Check out the county breakdowns on interesting subjects
July 6, 2016
By Al Cross
Into the Issues
The Rural Blog has had a big basket of interesting and useful stories recently. Let’s see how many we can cram into one column.
How much does a renter need to earn in your county to afford a two-bedroom apartment there? The national average is $20.30 an hour. The Washington Post broke it down by county (well, for most counties), and we put it on the blog at http://bit.ly/28Nd22x.
What are critical access hospitals? Where are they? Which ones have closed? North Carolina Health News reported on a study of them, and published a map showing their 1,284 locations. The Daily Yonder picked it up and added a map showing those that had closed. We ran the combo at http://bit.ly/28LNJYe.
Is your county among the 220 in the U.S. that the Centers for Disease Control and Prevention deems most at risk of an outbreak of HIV or hepatitis from IV drug use? The Wall Street Journal did a map, and we published it at http://bit.ly/28NNGzB.
One of our health advisers says that if a problem is in a community, so is the solution. Clinton County, KY, is an example of a place that is tackling child obesity head-on. Kentucky Educational Television did a story, and we picked it up at http://bit.ly/28Lg7Mt.
The biggest health problem in America is smoking, but few people on Medicaid take advantage of smoking-cessation programs, especially in the South. States have county-by-county figures on this so you can localize the story. It’s at http://bit.ly/28NCFz9.
For urban Americans, the most common image of rural America is agriculture. But the number of counties dependent on farming dropped 13 percent in the last decade, and the number dependent on energy production rose by 60 percent. The Agriculture Department produced maps showing the changes and what counties are dependent on farming, energy, manufacturing and recreation. We ran them at http://bit.ly/28NXJpM.
USDA also reported that rural areas received only 6 percent to 7 percent of private foundation grants awarded from 2005 to 2010, prompting renewed calls for more rural philanthropy. Read about it at http://bit.ly/28UkzJq.
Also from USDA came a report that the population loss in rural and small-town America appears to be ending, as confidence in the economy improves and rural people have more children. We reported on it at http://bit.ly/28NfmWY.
However, the “digital divide” between rural and urban America’s internet service persists, as the standard for broadband gets faster. Brian Whitacre of Oklahoma State University wrote about it for USA Today, and we picked it up at http://bit.ly/28Mnep8.
In the Upper Midwest, an area where many counties have lost population, the University of Nebraska has a program to help communities better market themselves online. Read about it at http://bit.ly/28Pxc9X.
One of our more unusual stories lately was about the rural fire department in Oregon that’s raising money to buy body cameras to document and discourage the harassment it’s getting, apparently for its aggressive enforcement of fire laws. Read it at http://bit.ly/28PtBJ5.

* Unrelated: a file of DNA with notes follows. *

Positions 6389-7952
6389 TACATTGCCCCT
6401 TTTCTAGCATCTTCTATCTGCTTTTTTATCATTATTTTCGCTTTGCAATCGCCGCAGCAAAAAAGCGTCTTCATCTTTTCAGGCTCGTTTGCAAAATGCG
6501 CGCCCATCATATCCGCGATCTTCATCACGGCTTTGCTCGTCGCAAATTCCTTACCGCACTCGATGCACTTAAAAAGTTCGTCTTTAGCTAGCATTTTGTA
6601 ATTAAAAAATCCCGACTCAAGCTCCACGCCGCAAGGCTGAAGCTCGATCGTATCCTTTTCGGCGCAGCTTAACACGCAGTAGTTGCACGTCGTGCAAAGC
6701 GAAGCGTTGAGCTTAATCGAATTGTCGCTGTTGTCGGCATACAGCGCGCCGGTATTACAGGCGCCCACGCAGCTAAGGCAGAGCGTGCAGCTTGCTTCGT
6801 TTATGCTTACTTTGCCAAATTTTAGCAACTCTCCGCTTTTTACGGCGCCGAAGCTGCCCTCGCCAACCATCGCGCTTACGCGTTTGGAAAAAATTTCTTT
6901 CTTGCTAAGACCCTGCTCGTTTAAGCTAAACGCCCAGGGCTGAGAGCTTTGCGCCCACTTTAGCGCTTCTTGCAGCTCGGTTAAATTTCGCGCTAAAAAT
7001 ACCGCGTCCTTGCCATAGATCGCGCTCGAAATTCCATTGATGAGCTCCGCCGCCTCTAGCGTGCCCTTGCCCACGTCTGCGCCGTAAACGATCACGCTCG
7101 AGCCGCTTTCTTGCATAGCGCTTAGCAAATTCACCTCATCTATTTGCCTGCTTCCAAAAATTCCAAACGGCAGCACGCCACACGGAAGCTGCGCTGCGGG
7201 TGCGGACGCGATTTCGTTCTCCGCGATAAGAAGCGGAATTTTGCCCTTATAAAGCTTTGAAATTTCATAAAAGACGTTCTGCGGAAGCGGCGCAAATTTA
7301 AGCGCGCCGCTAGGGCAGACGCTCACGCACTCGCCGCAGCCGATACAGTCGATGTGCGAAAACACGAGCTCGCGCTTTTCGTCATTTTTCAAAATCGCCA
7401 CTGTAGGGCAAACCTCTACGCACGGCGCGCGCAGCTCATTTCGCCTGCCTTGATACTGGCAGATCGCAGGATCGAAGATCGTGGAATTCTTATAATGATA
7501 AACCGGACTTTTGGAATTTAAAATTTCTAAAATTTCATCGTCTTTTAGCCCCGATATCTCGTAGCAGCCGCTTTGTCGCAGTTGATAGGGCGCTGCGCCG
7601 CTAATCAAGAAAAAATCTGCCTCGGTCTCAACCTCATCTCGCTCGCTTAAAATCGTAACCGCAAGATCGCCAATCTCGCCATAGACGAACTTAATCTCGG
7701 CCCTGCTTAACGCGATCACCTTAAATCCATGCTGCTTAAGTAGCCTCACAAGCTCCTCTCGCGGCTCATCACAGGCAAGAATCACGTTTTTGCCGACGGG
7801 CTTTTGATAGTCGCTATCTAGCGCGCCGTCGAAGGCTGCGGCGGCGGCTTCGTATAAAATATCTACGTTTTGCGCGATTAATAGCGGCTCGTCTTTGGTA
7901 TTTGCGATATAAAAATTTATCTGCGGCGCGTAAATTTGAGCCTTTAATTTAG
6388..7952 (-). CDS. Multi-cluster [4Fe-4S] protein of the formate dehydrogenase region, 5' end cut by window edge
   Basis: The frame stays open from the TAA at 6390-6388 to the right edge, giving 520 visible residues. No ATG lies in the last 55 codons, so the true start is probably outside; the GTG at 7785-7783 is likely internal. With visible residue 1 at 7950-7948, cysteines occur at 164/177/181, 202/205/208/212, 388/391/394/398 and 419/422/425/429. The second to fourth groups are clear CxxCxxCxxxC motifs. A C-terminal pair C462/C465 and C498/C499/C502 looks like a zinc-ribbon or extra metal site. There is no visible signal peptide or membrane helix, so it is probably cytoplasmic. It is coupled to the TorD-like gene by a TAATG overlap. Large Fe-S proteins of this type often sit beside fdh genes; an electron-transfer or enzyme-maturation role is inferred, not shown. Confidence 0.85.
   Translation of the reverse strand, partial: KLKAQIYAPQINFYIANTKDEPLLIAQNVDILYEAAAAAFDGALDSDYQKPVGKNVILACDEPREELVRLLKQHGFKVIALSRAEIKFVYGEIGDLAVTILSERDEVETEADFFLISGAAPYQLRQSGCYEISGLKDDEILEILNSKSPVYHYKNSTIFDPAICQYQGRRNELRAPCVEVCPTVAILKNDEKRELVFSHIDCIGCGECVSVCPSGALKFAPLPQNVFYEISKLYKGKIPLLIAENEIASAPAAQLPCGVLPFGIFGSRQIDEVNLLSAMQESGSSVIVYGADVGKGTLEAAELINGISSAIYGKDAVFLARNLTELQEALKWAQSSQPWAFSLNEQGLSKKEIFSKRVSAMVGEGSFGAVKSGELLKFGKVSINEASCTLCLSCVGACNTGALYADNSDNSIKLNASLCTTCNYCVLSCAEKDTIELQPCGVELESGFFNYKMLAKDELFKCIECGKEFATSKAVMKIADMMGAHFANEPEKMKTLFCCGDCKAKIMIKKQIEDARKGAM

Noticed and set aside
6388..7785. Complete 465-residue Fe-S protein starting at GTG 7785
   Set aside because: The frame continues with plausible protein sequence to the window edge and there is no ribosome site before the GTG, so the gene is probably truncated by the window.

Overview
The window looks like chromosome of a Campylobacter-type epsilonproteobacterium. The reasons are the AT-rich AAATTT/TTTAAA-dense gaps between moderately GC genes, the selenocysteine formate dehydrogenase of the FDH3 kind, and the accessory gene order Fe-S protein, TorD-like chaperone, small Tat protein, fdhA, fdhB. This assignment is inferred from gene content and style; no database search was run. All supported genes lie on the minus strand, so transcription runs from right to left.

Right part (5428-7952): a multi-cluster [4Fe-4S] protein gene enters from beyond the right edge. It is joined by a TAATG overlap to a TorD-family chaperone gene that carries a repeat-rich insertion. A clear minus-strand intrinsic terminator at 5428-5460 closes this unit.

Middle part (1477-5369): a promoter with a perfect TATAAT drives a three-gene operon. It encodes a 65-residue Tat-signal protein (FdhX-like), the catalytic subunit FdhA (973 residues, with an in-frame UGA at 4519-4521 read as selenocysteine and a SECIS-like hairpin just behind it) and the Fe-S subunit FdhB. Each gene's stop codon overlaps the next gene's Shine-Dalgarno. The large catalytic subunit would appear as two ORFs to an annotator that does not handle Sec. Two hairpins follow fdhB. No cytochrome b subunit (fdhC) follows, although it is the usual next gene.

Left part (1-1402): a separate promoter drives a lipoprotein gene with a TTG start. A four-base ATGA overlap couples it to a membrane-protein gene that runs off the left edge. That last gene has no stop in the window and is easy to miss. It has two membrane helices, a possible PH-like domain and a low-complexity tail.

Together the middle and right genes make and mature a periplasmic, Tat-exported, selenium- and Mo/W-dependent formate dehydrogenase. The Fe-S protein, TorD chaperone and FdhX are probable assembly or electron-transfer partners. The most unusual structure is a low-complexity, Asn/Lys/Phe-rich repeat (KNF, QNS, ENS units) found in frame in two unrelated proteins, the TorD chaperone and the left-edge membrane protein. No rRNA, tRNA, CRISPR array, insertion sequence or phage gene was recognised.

Only a third of U.S. public railroad crossings have flashing lights, and they are especially scarce in rural areas, where some crossings don’t have arms and drivers are pretty much on their own. Stateline did the story, and we picked it up at http://bit.ly/28OrTHd.
The Southern Baptist Convention voted in June to discourage its adherents to not display the Confederate battle flag. It makes you wonder how many SBC churches will tell their members about it, and how many local newspapers will report it. Our story is at http://bit.ly/28NFBfn.
The Rural Blog usually relies on traditional media sources, not those that advocate, but every now and then, an advocacy publication does a good reporting job on an issue that needs explaining. Such was the case with the Americans United for Separation of Church and State about continued politicking from the pulpit, in defiance of a 1954 law that denies charitable tax exemptions to such churches. We added a link to the other side of the story and ran it at http://bit.ly/28RKGzt.
Much of our recent coverage has been about newspapers and their role in democracy.
Editor and Publisher examined how some rural newspapers have remained successful and relevant: http://bit.ly/28OoxEv.
The Press-Sentinel of Jesup, GA, is leading a crusade to stop a local landfill from being expanded to accept coal ash: http://bit.ly/28LwWVH.
The Lebanon (KY) Enterprise published the names of people who signed a petition opposing a new school tax, and defended its move in an editorial: http://bit.ly/28M6nAa.
Far out on Long Island, NY, the “tough-minded but fair” East Hampton Star perseveres in the face of online readers who “slow dance” with advertisers: http://bit.ly/28RHBzs.
Each week, The Valley News of Lebanon, NH, runs a feature obituary of someone with local ties: http://bit.ly/28NHxEy.
Longtime editor and reporter Steve Buttry, now at Louisiana State University, offered advice on how to get local stories from national stories: http://bit.ly/28M7mQT.
Our best-read story about newspapers recently was on the essay contest that our friend Ross Connelly, publisher of The Hardwick (VT) Gazette, is using to sell the weekly newspaper after failing to find a buyer: http://bit.ly/28LxwTy. We wish him well.
Al Cross edited and managed weekly newspapers before spending 26 years at The (Louisville) Courier-Journal and serving as president of the Society of Professional Journalists. Since 2004 he has been director of the Institute for Rural Journalism and Community Issues, based at the University of Kentucky. See www.RuralJournalism.org.